Read the source article again, Matt. There was no problem with the rifle they were testing, other than it wasn't designed to run shit ammo. The powder used by Tula burned too quickly and caused problems with the bushmaster's small gas port. That doesn't mean there's anything WRONG with the rifle, ALL FOUR RIFLES had small gas ports. The malfunction only occurred with that ammo. Look at the chart titled "GAS PORT PRESSURE". Notice anything strange about the Tula hmm? Yes, it ran better in a different weapon with a larger port. No, that doesn't mean the rifle is faulty.
But what about for the common pistol calibers? Since operating pressures are generally lower, does above article apply but it a less degree? Main question, does it hurt the pistols? Thank You
Steel case in pistols wears extractors and barrels, like in rifles. Barrels are worn to a lesser degree but extractors are worn about the same. A lot of pistols are really picky about brass Vs. steel mostly due to extraction and the fact that steel case ammo is normally much lower quality and has a wider range of pressure while also hovering around the bottom range of pressure. This can cause short stroking and stove pipes.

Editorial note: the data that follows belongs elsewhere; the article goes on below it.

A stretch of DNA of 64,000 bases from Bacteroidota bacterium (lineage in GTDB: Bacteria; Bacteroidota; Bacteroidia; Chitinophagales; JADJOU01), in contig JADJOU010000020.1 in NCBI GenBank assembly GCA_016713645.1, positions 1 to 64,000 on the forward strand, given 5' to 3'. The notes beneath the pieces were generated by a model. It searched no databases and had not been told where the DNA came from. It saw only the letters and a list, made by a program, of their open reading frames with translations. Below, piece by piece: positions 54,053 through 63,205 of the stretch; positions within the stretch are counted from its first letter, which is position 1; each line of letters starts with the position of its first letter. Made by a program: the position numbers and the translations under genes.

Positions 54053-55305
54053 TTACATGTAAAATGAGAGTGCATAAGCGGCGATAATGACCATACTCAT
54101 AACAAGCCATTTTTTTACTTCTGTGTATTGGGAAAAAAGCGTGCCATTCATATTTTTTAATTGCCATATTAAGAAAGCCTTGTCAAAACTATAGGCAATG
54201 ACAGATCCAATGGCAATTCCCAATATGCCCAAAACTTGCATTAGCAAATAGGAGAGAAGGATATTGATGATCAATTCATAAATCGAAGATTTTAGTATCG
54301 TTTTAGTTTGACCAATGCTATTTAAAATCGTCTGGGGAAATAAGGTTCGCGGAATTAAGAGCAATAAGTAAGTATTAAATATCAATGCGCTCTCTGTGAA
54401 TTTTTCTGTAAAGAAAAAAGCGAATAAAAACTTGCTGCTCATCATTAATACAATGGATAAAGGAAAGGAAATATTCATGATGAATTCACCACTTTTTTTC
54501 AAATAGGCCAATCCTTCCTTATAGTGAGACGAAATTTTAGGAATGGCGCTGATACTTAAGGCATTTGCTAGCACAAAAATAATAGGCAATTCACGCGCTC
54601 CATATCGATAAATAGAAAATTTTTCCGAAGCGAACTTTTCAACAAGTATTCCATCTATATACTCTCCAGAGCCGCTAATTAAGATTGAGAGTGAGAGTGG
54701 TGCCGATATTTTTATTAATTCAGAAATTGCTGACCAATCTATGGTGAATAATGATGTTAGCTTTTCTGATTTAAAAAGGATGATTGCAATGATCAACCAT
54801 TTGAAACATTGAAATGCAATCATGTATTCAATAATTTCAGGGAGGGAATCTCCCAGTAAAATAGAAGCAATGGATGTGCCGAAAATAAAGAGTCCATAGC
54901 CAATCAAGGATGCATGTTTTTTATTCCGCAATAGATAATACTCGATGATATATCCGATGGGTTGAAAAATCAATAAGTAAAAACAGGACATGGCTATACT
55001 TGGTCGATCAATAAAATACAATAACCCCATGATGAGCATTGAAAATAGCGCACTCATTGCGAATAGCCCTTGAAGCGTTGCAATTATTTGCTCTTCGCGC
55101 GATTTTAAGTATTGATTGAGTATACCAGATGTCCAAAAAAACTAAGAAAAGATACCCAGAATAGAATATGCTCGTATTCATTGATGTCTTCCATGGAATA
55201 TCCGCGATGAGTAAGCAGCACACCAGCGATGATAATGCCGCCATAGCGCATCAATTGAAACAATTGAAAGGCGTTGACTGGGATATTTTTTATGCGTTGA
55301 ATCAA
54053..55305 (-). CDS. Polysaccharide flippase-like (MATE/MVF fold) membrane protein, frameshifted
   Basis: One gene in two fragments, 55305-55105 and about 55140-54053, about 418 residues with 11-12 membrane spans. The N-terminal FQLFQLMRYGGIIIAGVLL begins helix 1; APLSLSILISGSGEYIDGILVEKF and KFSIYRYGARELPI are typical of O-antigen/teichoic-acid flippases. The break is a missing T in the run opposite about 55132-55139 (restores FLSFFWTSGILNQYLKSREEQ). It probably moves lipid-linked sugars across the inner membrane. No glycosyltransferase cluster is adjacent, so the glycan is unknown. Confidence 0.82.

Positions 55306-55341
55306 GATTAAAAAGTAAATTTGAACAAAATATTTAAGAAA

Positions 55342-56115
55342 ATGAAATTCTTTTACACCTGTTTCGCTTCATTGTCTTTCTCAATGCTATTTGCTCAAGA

If you want to shoot steel in a pistol, try it out and see if your gun runs it well. Personally, I normally stick to brass for pistols since 9mm is fairly cheap and fiddling with getting a pistol to like low tier ammo isn't as simple as just changing the gas settings on a rifle.
How about a study on the silver bear, (zinc coated) ammo that is available?
I shoot steel case in 6.5 Grendel because of the $.50 per round price difference. I also meticulously clean my gun after each use. In 223 Rem, I can get brass super cheap so I don't bother with steel anymore, but I never had any major issues with 75gr Tula.
I have seen different colors of steel casings. These have been primarily a grey color and an orange color. Is there a difference?